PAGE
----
the Deccan Plateau. The Central Highlands lie to the north of the Narmada. Some rivers that flow through this region are Chambal, Betwa and Son. The Deccan Plateau lies to the south of the Central Highlands. It covers most parts of southern India. Godavari, Krishna and Kaveri are three main rivers of the Deccan Plateau. Some cities and states located Some cities and states located in the Central Highlands in the Deccan Plateau Bhopal, Madhya Pradesh Bengaluru, Karnataka Gwalior, Madhya Pradesh Hyderabad, Telangana Jhansi, Uttar Pradesh Nagpur, Maharashtra THE COASTAL PLAINS In India, there are two long stretches of coastal plains. They run along the east and the west coasts of India. They are called the Eastern Coastal Plains and the Western Coastal Plains, respectively. These plains are popular for fishing. Some cities and states located in the Coastal Plains Chennai, Tamil Nadu Puri, Odisha Mumbai, Maharashtra Panaji, Goa THE ISLANDS India has two groups of islands. They are located on either side of the coastal plains. The Lakshadweep are located in the Arabian Sea, next to the Western Coastal Plains. The Andaman and Nicobar Islands are located in the Bay of Bengal, next to the Eastern Coastal Plains. The islands are known for their natural beauty. Andaman and Nicobar Islands The Lakshadweep 349 islands 36 islands India’s Physical Features 23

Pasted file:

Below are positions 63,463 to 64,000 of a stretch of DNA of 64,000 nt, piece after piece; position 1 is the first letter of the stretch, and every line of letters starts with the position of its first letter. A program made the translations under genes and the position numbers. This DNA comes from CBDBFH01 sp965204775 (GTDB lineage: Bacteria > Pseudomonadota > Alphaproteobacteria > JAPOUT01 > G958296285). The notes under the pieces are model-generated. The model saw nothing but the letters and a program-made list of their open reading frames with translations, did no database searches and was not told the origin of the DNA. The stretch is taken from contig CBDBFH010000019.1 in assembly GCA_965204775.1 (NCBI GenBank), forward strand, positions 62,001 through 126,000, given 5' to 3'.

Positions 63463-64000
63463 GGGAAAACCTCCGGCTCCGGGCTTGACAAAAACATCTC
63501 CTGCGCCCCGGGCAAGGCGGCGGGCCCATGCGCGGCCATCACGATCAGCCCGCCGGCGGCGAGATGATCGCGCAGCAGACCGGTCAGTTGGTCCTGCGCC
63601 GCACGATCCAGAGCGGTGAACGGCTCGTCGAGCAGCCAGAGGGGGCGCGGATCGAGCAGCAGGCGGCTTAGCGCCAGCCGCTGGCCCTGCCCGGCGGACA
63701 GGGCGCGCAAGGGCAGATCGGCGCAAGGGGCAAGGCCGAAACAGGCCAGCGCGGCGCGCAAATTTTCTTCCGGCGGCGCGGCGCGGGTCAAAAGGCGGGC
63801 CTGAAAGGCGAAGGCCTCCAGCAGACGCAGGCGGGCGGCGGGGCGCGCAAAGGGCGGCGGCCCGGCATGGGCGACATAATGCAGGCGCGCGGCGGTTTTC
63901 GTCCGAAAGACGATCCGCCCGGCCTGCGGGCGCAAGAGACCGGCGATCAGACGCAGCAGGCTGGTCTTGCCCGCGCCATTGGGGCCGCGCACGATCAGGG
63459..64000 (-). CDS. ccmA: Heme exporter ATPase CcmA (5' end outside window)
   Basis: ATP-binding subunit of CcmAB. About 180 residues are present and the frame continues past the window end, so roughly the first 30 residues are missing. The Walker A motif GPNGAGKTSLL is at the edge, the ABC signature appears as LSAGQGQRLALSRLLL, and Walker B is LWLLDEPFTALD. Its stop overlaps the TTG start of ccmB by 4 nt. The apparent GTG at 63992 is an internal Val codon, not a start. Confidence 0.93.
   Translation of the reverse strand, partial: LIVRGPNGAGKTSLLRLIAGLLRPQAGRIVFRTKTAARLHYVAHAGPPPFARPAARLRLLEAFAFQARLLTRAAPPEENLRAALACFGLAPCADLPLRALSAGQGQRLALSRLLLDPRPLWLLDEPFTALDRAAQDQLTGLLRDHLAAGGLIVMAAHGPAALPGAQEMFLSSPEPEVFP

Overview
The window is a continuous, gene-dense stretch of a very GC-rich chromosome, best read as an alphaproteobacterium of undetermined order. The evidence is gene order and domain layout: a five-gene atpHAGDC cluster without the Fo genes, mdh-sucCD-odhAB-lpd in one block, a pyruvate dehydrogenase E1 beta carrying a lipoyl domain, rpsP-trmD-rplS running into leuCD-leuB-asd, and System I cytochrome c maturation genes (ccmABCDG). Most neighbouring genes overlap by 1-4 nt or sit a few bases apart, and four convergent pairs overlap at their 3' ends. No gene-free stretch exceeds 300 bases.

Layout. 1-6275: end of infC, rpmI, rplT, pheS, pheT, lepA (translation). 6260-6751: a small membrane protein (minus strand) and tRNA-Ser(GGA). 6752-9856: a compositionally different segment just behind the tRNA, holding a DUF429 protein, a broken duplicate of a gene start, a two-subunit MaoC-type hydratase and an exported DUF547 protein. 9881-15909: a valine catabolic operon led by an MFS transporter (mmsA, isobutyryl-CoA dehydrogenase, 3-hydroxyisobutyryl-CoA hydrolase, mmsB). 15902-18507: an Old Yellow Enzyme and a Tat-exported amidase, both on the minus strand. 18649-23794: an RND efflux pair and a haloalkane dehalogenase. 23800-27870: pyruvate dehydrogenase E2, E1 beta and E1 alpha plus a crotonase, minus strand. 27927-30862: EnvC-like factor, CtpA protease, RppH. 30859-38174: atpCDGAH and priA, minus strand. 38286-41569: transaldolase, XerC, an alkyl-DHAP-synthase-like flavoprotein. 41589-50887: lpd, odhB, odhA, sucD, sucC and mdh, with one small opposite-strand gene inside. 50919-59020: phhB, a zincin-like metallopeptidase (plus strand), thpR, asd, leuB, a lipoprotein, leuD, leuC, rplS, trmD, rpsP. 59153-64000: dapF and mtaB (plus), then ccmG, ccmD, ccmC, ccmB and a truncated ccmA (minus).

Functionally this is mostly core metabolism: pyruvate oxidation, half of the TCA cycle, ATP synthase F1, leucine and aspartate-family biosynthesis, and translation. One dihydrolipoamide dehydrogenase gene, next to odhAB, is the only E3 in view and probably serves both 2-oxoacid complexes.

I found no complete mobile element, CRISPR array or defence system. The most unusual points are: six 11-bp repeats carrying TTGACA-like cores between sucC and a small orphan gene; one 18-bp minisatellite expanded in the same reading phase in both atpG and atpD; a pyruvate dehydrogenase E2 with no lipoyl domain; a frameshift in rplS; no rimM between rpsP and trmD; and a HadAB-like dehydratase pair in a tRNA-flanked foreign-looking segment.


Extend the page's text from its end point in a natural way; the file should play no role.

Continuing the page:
Application EFFECTS OF PHYSICAL FEATURES ON PEOPLE, PLANTS AND ANIMALS The Northern Mountains It is difficult to build roads through the mountains. So, Mules carrying loads there are very few roads in the Northern Mountains. People living here normally use mules for travelling. The ice-covered Himalayas make this region very cold. Therefore, the animals found in this region have thick fur. The Northern Plain The Northern Plain is flat and has many rivers. The soil here is good for growing crops. Many people practise farming in this region. They grow crops such as rice, wheat and sugarcane. Many cities are located on the banks of these rivers. Banks of the Ganga in Haridwar Some of these cities are holy places for many people in India. Example: Haridwar, Ayodhya and Varanasi The Great Indian Desert The hump of a camel The desert gets very little rain. So, people have to walk long distances to get water. A camel Food is scarce in this region. Animals in this region have special organs to store food. Example: Camels have humps on their backs where they store fat. It is this fat that helps them to live when food and water are scarce. Higher Order Thinking Skills (H.O.T.S.) You can see pictures of two different regions on the next page. • Which region would you like to visit? • What things would you carry with you when you visit the region? • What activities would you like to do in this region? 24